Gas insulated switchgear (GIS) are essential parts of a safe, robust, and flexible energy system. Circuit breakers in GIS disconnect the power when faults such as lightning strike occur. Additionally, they are used to redirect power to reduce the energy system losses. The most common gas used as an insulation medium in GIS today is sulfur hexafluoride, SF6. However, SF6 is the most potent greenhouse gas in existence with a global-warming potential 23 000 times higher than CO2. Replacing this gas would reduce the national and global use of SF6, making GIS-technology more sustainable. The project will obtain fundamental knowledge on discharge behaviour of the alternative gases and gas mixtures through experimental and computational research.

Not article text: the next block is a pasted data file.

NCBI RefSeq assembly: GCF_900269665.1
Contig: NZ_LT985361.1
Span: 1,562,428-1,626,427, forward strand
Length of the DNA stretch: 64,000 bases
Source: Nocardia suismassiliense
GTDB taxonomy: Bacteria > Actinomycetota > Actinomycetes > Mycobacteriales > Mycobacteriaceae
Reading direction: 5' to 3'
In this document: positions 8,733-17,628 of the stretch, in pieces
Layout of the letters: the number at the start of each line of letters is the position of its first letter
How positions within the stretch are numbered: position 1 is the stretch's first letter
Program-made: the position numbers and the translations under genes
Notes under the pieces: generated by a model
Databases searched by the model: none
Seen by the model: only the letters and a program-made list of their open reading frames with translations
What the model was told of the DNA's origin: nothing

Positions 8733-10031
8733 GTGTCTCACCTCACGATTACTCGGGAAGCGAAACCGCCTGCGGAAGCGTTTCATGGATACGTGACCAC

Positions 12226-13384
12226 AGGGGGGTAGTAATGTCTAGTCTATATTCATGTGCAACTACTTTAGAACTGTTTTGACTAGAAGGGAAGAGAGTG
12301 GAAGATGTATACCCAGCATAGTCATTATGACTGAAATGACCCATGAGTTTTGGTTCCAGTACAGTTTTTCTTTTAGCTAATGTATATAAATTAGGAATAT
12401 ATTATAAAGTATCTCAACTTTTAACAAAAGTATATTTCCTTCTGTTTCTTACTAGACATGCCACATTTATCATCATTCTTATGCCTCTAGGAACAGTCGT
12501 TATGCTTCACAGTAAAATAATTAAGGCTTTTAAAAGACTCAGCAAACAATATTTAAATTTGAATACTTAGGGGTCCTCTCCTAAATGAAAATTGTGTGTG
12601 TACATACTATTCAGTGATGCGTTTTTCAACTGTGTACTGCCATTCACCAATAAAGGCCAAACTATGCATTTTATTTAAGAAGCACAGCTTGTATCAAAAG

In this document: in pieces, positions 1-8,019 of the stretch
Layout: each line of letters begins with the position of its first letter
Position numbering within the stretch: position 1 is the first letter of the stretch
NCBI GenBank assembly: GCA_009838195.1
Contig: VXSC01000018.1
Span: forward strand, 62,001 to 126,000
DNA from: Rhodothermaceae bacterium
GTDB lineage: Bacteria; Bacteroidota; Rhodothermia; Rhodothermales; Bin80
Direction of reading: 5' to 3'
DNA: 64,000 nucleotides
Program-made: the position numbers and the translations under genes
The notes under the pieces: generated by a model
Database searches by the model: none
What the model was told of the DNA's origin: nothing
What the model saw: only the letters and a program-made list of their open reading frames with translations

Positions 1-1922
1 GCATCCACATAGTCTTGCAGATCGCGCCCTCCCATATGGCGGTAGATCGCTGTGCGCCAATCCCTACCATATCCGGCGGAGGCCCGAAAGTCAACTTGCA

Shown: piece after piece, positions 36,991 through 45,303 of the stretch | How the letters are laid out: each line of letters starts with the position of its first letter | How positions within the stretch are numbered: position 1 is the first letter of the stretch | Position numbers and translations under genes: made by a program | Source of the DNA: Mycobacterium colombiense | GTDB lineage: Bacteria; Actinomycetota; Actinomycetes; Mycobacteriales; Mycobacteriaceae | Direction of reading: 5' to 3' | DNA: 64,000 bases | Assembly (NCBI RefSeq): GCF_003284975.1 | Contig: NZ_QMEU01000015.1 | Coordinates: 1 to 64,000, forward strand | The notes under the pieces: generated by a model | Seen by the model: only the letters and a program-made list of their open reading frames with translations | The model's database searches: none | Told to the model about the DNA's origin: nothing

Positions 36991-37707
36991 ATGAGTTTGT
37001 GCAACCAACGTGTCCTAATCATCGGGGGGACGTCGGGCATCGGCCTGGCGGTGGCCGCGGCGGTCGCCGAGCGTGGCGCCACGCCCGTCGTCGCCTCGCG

A PhD candidate started at NTNU in the fall of 2021 and is working on experimental characterization and computational modelling of electrical discharges in SF6-alternatives. A setup consisting of a 400 L, 1.5 bar pressure vessel with custom made electrodes has been established and connected to a lightning impulse generator. Advanced high-speed cameras capture the discharge development in the tank with up to 1 billion frames per second. A photo-multiplier tube detects the discharge light emission, and a high-frequency measurement system records the discharge current. The initial tests have been made in both air and C5-FK gas mixture, and a conference paper on these initial tests has been submitted for Nordic Insulation Symposium 2022. There is also ongoing work on planning future experiments for further studies of the discharges, as well as preparing for computer simulations of the electrical discharges in order to use the lab-results to verify the simulation model.